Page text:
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Tax season is hard, for tax preparers and those who might have waited a bit too long to file alike.

This year, the filing deadline is April 17. As the day rapidly approaches, interested agencies are working to ensure a smooth process.

There are new additions to both the federal and Maryland state guidelines for filing income taxes this year. The most notable change is the due date from April 15 to 17 because April 15 is a Sunday and the observance of the Emancipation Day holiday in Washington, D.C., on April 16.

In Maryland, this year will be the last that tax booklets are mailed to the public. The booklets, which also are distributed at libraries and post offices, will instead be available at libraries and post offices that request CD-ROMs with the material.

A new form, New Dependent Form 502B for Form 502, also was introduced for those claiming more than two dependents.

At the federal level, important changes for taxpayers include, among others, an increase in the amount one can deduct for each exemption claimed. Capital gains and losses also are to be reported on the new Form 8949.

Despite these changes, Jeff Dennison, a tax preparer for Waldorf-based Professional Tax Service & Notary, said that the changes have “not affected anyone in a major way,” and that the workload this tax season has been manageable.

Dennison said the company has gained several new clients, due to the deaths and relocations of others in the same line of work.

Despite the increase in clientele, Dennison said he feels that many probably file their taxes on their own given the state of the economy, or file at the last minute for similar reasons.

“Most [last-minute filers] know they’re going to owe money, or anticipate problems and so they procrastinate,” Dennison said. “It’s been more than usual given how the economy is. People end up doing things they normally wouldn’t have to if they weren’t suffering from financial hardships.”

Corae Young, support services director for LifeStyles of Maryland and the Volunteer Income Tax Assistance program coordinator, has seen many such families come to the program, which provides free assistance in filing taxes in partnership with the AARP branch the national retired people’s nonprofit at the Charles County Department of Community Services.

Coordinating the program is “certainly a challenge,” Young said. “We have about 10 to 12 people who express an interest in volunteering, but there are a lot of steps to go through to become certified, and I think they get nervous about the process.”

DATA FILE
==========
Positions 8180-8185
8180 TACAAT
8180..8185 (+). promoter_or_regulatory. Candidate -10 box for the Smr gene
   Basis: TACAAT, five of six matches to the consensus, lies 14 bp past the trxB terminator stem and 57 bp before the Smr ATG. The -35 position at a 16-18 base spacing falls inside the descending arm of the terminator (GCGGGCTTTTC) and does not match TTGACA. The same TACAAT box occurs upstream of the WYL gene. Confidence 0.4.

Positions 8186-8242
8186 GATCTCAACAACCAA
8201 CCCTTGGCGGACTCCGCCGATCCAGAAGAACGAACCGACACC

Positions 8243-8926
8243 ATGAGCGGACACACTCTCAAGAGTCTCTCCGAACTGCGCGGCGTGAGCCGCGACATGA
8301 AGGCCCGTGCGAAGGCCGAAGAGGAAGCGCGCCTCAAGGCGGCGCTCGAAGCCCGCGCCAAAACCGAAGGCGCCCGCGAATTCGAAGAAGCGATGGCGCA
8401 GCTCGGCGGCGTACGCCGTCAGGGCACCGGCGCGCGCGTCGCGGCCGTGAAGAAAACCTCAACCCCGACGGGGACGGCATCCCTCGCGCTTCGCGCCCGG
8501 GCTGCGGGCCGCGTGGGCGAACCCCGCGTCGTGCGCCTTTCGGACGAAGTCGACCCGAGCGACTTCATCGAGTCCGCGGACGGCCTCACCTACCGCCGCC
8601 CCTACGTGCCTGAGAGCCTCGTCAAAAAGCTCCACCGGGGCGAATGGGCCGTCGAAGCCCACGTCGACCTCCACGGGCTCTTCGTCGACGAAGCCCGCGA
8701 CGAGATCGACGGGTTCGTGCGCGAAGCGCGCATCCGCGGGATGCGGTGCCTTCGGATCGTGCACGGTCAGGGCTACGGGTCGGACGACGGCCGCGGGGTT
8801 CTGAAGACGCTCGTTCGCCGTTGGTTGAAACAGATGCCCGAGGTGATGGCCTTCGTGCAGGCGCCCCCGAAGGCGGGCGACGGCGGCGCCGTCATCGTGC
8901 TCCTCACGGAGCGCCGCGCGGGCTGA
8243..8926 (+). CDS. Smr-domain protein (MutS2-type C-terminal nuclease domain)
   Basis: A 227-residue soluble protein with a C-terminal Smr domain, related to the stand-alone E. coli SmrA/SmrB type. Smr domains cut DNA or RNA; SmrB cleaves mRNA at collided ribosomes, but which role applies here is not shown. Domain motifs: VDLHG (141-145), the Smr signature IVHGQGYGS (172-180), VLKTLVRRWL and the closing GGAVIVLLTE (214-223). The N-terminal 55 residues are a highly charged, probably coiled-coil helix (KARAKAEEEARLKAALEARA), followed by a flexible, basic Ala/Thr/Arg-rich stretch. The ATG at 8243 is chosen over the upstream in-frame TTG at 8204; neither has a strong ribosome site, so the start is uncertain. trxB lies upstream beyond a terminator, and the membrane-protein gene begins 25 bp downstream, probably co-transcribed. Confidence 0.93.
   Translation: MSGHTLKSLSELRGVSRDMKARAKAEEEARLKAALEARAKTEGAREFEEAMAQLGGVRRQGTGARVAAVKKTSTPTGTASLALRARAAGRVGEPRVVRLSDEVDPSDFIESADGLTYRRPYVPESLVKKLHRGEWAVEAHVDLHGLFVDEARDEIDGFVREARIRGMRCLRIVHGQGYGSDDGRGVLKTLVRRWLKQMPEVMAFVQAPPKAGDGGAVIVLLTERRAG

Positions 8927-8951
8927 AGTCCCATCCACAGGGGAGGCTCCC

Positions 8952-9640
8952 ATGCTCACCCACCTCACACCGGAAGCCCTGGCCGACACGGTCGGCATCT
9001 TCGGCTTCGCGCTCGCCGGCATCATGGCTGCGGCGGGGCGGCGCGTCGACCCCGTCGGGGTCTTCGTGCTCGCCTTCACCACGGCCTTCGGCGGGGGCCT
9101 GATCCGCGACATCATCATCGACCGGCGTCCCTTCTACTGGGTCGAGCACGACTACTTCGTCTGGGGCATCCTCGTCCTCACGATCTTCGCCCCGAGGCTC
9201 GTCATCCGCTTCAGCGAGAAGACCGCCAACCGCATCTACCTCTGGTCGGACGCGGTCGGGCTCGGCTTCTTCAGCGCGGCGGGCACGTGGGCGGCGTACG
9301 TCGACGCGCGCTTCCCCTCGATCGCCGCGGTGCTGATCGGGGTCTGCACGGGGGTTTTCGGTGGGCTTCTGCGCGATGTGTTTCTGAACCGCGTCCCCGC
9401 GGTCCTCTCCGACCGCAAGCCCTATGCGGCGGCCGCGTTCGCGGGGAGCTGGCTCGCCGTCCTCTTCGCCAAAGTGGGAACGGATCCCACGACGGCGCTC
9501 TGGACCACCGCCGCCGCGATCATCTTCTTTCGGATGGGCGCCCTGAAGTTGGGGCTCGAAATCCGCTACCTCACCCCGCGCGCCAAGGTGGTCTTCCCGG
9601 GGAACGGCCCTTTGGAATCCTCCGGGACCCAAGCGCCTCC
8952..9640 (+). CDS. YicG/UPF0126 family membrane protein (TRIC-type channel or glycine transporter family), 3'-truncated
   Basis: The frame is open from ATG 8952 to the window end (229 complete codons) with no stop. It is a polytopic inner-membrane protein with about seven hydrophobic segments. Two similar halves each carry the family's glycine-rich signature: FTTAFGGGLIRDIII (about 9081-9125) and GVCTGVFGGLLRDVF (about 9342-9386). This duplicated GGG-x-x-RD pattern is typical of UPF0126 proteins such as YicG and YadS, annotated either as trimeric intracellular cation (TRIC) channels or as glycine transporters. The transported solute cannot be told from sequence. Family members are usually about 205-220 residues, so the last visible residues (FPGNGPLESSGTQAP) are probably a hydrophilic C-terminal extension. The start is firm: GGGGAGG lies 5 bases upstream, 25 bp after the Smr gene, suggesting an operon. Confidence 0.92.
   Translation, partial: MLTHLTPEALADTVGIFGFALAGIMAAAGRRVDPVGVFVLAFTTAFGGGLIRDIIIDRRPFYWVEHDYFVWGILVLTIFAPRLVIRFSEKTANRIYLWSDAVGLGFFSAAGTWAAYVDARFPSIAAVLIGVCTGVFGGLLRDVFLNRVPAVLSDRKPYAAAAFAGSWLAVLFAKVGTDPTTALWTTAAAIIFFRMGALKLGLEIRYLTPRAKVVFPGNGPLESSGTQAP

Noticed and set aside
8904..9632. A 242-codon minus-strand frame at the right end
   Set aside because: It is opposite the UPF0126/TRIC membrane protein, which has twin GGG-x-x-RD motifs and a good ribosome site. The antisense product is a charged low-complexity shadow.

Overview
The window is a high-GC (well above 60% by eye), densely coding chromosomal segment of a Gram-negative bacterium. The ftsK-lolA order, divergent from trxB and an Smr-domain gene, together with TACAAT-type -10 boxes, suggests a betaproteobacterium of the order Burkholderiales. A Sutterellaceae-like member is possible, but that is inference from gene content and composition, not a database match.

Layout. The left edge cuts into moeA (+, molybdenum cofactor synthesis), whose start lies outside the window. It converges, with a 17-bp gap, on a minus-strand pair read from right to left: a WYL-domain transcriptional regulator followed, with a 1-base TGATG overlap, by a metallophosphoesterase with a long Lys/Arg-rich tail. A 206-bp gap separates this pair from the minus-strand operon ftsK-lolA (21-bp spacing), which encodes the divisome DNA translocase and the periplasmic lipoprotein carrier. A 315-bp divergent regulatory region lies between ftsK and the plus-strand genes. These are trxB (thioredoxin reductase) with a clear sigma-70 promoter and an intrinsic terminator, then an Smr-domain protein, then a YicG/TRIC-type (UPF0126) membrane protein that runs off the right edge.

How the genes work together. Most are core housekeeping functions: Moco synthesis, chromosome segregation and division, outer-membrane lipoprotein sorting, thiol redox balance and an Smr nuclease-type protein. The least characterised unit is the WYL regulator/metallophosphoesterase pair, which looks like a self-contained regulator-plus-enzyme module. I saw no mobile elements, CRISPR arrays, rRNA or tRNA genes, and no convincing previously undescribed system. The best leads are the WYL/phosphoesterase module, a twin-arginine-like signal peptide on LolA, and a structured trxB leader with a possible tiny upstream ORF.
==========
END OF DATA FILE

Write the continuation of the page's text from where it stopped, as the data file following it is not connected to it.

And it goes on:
Currently, the VITA program at LifeStyles employs three volunteers who are trained at the intermediate level. Young feels that among the biggest challenges faced is simply getting the word out about the program.

“We’ve tried to get the word out early,” Young said. “This is a way to let people who are income eligible know they don’t have to spend money on tax preparation.”

Young said the target range for VITA eligibility is those earning $50,000 or less a year, although exceptions can be made.

As of Wednesday evening, the VITA program at Lifestyles had served 127 households and netted $278,564 in federal and state refunds, $101,038 of which was from income credit refunds. The average refund amount per household was $2,193.42.

Free assistance for filing state income taxes also is available through the state.

“If you bring in your W-2s, 1099s and completed federal return, we’ll prepare and file your state return for free,” Comptroller Peter Franchot (D) said in a news release from the comptroller’s office.

The service is offered at local branches of the comptroller’s office.

On April 17, the post office at St. Charles Towne Center also will accept mail up until 6 p.m. for a postmark of the same day.

lrenner@somdnews.com

Tax help is available

-Twelve branch offices of the Maryland Comptroller’s Office will be open 9 a.m.-1 p.m. April 14 to provide free income tax return assistance and preparation, including at 1036 St. Nicholas Drive, Suite 202, Waldorf. Call 301-645-2226 or 301-843-0977.

-A complete list of branch offices and phone numbers can be found at http://bit.ly/gfeOa8.

-Besides Saturday’s special hours, free tax assistance is available at all of the agency’s offices 8 a.m.-5 p.m. Monday-Friday. Telephone assistance is available 8 a.m.-7 p.m. at 800-638-2937 or 410-260-7980 Monday-Friday.

-Additional hours will be offered from 8 a.m.-7 p.m. on the tax-filing deadline, April 17, at all agency locations where comptroller employees will be available for last-minute assistance.

-Taxpayers can download state tax forms and find information at www.marylandtaxes.com.

- For those filing late, the St. Charles Towne Center post office will accept mail up until 6 p.m. April 17 for a postmark of the same date. The second closest location with extended hours is the National Capitol post office, located at 2 Massachussetts Ave., Washington, D.C. The 900 E. Fayette St. branch of the post office in Baltimore will be open until 9 p.m., and will pick up mail until midnight April 17.